Unless we are watching a magician, or looking at a retouched photo, or the CGI in a movie, or we are near-sighted; farsighted; have a stigmatism; colorblind; we have taken some illegal drugs…commercials…info-mercials

But most of life isn’t like those extremes. I really can USUALLY trust what I see. But can we trust what we don’t see. What do we “take on faith” or believe because of experience. We turn on a light and we don’t see the electricity running up the wall, but we trust it is there; we throw a football and trust that gravity is part of how to throw it; we push the brakes even though we can’t see the brake fluid or the brake pads. The internet etc.

In point of fact we have “faith or trust” is all sorts of things we can’t see, don’t understand, and couldn’t prove to other people to save our lives. Love; Pheromones; Brain waves; Wind currents; Electrons; Light waves and particles; DNA; black holes…

Yet all these “miracles” of modern science and technology are simply taking our discoveries of reality and placing them in convenient useful packaging. Cellphones, iPods, Wi-Fi, hard-drives, gene therapy…

What then are miracles? Does Jesus just know more about reality and uses what he knows…or is he so far removed from reality that he can shape it any way he so desires? We don’t know. We can’t see him do miracles, and we can’t see how he does them even if we experience one. A lot of people stop asking because they started asking with expectations that it would always happen, and when it didn’t they just gave up.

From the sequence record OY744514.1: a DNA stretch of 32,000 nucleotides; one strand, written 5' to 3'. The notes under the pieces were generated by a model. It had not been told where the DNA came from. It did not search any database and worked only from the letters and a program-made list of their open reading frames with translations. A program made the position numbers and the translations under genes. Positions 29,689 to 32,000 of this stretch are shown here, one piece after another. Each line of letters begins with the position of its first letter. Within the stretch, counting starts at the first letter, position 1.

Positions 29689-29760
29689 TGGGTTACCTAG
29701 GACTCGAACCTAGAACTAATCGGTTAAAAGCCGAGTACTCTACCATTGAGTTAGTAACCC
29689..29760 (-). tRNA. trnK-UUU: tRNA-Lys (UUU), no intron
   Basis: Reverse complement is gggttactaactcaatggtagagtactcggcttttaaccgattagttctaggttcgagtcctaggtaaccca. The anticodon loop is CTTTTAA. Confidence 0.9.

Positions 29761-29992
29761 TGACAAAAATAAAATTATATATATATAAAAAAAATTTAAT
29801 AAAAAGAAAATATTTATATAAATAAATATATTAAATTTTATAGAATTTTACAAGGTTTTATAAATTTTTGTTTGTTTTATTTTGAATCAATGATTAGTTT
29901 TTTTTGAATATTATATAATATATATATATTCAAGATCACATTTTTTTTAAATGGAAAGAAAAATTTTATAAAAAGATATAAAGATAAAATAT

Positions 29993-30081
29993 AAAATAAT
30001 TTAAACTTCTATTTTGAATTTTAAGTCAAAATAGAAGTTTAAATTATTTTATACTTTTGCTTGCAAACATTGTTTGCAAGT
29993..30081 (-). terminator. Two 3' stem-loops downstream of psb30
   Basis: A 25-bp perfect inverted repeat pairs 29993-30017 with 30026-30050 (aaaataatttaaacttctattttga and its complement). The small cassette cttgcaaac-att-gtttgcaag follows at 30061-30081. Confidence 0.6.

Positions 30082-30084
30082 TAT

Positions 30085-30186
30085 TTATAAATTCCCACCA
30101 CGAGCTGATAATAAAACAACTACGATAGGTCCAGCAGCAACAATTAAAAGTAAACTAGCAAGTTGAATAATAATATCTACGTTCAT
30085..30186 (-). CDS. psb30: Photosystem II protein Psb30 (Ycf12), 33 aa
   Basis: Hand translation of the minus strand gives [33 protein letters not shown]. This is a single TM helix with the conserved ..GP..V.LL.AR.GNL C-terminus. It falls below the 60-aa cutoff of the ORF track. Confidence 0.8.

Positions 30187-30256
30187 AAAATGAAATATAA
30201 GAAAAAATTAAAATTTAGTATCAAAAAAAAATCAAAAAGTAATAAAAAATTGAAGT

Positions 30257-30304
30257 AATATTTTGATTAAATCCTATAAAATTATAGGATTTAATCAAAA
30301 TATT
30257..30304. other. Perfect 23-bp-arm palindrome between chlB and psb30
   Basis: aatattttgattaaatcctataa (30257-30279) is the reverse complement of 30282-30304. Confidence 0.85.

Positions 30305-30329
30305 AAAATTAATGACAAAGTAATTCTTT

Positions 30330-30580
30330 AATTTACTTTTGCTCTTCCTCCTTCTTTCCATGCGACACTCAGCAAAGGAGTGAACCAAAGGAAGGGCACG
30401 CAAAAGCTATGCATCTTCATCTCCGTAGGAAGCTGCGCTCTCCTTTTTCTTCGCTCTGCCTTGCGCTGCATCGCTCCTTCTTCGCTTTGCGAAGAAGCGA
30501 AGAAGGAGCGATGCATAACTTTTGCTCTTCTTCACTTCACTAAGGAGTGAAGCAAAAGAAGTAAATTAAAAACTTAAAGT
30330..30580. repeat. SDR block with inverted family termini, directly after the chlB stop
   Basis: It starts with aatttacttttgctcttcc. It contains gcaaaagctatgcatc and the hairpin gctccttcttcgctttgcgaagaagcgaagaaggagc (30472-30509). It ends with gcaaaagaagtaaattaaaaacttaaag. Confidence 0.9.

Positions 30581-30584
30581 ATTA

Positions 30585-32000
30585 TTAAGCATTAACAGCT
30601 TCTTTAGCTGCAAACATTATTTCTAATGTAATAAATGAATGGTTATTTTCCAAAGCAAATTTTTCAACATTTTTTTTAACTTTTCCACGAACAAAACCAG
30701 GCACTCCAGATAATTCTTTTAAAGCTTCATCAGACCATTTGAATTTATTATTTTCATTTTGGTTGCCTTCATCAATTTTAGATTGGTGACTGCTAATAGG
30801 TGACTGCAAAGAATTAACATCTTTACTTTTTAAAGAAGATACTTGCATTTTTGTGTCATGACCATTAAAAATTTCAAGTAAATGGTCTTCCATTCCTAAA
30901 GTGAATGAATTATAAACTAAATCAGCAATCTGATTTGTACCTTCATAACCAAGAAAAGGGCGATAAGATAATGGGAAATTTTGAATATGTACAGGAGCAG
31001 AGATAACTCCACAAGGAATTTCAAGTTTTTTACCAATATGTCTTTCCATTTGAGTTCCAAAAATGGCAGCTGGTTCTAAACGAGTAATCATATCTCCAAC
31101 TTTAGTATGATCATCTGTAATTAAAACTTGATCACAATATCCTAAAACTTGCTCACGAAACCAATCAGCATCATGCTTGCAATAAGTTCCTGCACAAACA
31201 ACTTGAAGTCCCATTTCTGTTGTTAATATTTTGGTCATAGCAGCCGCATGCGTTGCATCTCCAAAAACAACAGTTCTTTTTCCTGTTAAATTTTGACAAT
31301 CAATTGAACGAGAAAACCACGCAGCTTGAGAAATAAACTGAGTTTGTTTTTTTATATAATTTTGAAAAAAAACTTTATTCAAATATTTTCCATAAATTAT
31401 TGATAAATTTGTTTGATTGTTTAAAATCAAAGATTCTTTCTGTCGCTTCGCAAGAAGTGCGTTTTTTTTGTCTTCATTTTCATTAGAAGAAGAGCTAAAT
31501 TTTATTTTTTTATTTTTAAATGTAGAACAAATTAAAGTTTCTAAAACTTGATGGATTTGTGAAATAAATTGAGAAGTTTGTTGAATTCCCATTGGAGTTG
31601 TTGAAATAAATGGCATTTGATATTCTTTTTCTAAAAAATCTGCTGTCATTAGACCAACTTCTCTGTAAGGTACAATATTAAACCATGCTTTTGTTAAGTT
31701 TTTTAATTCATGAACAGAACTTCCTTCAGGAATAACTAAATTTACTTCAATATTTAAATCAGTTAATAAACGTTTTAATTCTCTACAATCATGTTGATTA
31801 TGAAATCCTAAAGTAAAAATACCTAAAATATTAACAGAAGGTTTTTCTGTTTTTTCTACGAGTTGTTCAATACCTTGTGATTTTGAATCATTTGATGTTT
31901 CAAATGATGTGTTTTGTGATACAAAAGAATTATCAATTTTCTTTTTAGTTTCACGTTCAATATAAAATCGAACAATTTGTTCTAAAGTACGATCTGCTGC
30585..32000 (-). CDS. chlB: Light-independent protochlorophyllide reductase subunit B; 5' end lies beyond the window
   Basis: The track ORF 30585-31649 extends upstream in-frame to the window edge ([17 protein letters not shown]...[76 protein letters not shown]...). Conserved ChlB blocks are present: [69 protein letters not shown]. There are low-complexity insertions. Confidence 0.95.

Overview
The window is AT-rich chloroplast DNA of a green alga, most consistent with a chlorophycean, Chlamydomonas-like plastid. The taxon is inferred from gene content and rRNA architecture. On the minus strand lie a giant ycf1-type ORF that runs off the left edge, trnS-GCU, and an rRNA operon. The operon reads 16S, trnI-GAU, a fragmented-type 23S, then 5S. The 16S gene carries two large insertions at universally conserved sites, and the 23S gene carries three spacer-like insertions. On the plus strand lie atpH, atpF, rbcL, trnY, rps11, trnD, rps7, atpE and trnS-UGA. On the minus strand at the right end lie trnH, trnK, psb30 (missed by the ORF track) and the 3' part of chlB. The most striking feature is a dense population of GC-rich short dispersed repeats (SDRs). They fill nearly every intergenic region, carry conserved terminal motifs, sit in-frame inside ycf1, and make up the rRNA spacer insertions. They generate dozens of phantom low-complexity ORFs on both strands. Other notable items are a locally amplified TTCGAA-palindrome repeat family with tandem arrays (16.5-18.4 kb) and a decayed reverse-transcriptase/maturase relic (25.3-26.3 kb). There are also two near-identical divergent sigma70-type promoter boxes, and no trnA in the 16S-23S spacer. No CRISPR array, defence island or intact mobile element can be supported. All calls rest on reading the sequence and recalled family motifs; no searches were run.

But do we believe, without seeing, that he can do them? And do we ask him to do them? And do we give him time to do them? And do we let him say no, if he thinks it is best to not do one?

It’s interesting, the Bible says that “faith comes by hearing, and hearing from the word of God.” And yet most people pursue faith by looking instead of hearing. People say “I would believe if I saw…” And yet the Israelites in Egypt saw incredible things, but didn’t always believe. Maybe our faith would grow more if we spent more time listening to Jesus, instead of watching for him to do some big carnival miracle. Maybe we should pray instead of trying to see.

Just a thought…

Friday, January 2, 2009

resolution practicum

New Years resolutions [practical help]

1. Be un-realistic. The surest way to fall short of your goal is to make your goal attainable in your own strength. You should make a habit of anticipating and attaining the impossible ONLY through the help of God and His strength. Any resolution that is done without deep dependance on God is an investment in pride and vanity. A resolution is not a one time choice but the choice of repitition and habit, and the 1st habit is always to be closer to God in all things we do.

2. Plan ahead. Don't make your resolution on New Year's Eve, but let the whole month of January be a time for reflection and adjustment. If you wait until the last minute or do it suddenly or reactively, it will be based on your mindset, guilty feelings, or passions of that particular day. Instead, it should be an ongoing process bathed in prayer and with the input of those around you that love you. Put everything into a calendar like google-calendar and then ruthlessly and relentlessly aim in that direction.

3. Outline your plan. Decide how you will deal with the temptation to skip that exercise class or have one more cigarette. This could include calling on a friend for help, practicing positive thinking and self-talk, or reminding yourself how your bad habit affects yourself, others, and God. Try to replace vices with corresponding virtues. Aiming at NOT doing something is not as effective as aiming TO do something.